The review of the Family Justice System which was conceived under the outgoing Labour administration, is currently underway, chaired by David Norgrove. The review is seeking to examine the strengths and the failings of a system which seeks to intervene in the private and often very messy lives of families in the UK. The Family Justice System has long been criticised and the review of its workings is long overdue. If it is to have any success in terms of bringing about change for families affected by separation however, it is going to have to seek better remedies for family conflict than those currently available. Because it is often the services that purport to offer resolution for families that create the kind of conflict that can damage and destroy relationships between parents and their children.
Take family mediation for example, a service which is widely lauded as being the sticking plaster that will hold together families in conflict. Family mediation is a service which is available across the UK and which has been delivering less than spectacular outcomes for separated families for many years. Research findings, commissioned by the Department for Constitutional Affairs and published in 2004 by Janet Walker from Newcastle University1 showed that;
‘Most people attending mediation did not feel that it had helped to make divorce less distressing or that it had helped them to improve communication, share decision-making about parenting, reduce conflict or avoid going to court.’
Subsequent studies have similar outcomes, leading one researcher to comment;
‘Facilitation and encouragement together with selective and appropriate pressure are likely to be more effective and possibly more efficient than blanket coercion to mediate’. 2
and yet increasingly, when family separation is mentioned, there appears to be a consensus that all that needs to happen is that more people need to use family mediation.
Family mediation does not work for many families. If it did, the queue to use the family justice system would be non existent. Instead the burden upon the system is growing as the queues lengthen. Family mediation is not the panacea that many proclaim it to be.
Family Mediation works when it is delivered properly (which means impartially) and can offer parents who are ready to talk, the opportunity to try and reach an agreement together. Too often however, family mediation is not delivered properly as mediators delivering it, turn out not to be quite as impartial as they would like us to believe. Mediators are not magicians, they are people who have life experience, opinions and privately held beliefs about the world around them. Mediators, unless they are highly aware of those privately held beliefs and attitudes, can often ‘leak’ these assumptions through to the people that they work with. Mediation, when it is not delivered properly, fails parents who are separating, often because the mediator’s own ideas about what should happen after family separation drives the delivery.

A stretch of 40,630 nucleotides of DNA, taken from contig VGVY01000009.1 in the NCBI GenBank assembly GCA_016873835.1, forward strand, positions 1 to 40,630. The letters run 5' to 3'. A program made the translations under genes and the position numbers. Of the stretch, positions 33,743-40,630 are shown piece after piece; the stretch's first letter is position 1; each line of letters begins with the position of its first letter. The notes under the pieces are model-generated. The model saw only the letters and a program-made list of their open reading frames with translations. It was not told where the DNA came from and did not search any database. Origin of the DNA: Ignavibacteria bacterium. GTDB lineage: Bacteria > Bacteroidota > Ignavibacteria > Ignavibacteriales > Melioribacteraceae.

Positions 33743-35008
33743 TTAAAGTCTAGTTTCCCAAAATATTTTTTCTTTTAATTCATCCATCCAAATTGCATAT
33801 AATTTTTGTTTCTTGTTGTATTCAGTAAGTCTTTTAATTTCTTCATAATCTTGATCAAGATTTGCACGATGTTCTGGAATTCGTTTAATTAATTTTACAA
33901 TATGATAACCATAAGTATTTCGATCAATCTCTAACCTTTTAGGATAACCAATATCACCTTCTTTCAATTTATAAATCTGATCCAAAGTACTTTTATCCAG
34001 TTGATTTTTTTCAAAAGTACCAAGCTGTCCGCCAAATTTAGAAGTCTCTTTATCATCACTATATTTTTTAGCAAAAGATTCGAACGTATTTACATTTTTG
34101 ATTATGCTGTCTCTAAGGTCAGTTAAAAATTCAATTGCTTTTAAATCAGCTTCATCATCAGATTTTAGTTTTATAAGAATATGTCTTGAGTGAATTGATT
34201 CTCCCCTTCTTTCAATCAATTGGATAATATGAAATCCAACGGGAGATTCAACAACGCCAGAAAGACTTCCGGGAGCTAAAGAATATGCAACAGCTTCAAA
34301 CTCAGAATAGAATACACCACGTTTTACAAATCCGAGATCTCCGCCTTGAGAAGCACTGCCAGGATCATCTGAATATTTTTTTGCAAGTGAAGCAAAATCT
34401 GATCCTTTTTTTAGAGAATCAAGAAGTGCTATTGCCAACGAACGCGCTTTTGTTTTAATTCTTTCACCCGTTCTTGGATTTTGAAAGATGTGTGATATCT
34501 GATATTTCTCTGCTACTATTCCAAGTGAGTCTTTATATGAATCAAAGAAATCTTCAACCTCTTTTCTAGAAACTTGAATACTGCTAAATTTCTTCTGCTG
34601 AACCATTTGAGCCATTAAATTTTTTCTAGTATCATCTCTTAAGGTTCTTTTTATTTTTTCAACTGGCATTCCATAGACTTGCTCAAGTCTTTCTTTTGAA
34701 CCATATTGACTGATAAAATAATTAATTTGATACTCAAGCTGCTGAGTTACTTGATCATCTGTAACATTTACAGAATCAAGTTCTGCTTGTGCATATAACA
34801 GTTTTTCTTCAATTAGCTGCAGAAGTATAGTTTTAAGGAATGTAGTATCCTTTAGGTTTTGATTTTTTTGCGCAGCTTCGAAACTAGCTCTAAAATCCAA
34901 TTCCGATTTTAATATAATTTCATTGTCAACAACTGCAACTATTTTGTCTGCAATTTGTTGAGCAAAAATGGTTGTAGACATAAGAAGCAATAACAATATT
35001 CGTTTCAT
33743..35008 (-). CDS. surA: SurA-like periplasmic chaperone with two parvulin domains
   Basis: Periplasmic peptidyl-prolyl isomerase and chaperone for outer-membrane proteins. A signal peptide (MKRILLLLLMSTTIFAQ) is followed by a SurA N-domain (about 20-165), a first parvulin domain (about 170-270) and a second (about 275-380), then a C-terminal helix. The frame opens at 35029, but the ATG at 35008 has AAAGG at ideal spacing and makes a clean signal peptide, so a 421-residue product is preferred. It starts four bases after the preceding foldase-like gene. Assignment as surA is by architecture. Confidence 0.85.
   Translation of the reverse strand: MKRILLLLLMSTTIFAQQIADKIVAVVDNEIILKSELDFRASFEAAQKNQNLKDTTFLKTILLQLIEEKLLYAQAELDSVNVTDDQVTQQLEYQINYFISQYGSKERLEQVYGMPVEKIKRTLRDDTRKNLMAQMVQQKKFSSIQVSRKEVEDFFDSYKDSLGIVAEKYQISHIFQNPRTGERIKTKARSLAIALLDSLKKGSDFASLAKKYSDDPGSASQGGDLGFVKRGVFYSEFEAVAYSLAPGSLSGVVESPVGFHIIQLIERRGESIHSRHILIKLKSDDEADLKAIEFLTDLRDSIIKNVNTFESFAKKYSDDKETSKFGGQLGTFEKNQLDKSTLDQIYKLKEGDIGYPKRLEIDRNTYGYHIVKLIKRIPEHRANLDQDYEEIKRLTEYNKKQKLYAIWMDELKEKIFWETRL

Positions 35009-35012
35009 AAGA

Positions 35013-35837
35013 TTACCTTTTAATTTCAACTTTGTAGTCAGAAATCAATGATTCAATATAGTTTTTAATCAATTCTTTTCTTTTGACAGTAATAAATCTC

Mediation is a powerful intervention for separating families, but only when it is delivered properly and only as part of range of interventions that parents and children need if they are to manage the transition that is family separation successfully. Too many parents are pushed into mediation too soon, when the grief, distress and anger are high and the likelihood of being able to sit down and have a reasonable conversation is virtually nil. Over time, with support, these same parents can find a way of talking together about the important things, but only if they have each been able to offload some of those high levels of distress that are a feature of the landscape of family separation. Mediation, at the wrong time, can simply entrench the suffering that parents experience, or far worse, can escalate conflict and harden attitudes.
The UK lags far behind its european counterparts in terms of how it treats families who separate. Until very recently, the idea that children suffer when parents part was summarily dismissed in the UK by policy makers and service providers alike. The theme until recent times has been upon parental experience of family separation, the focus being upon lone parents and fathers rights. Only now is the UK starting to make the link between family separation and the impact it has upon the well being of our children.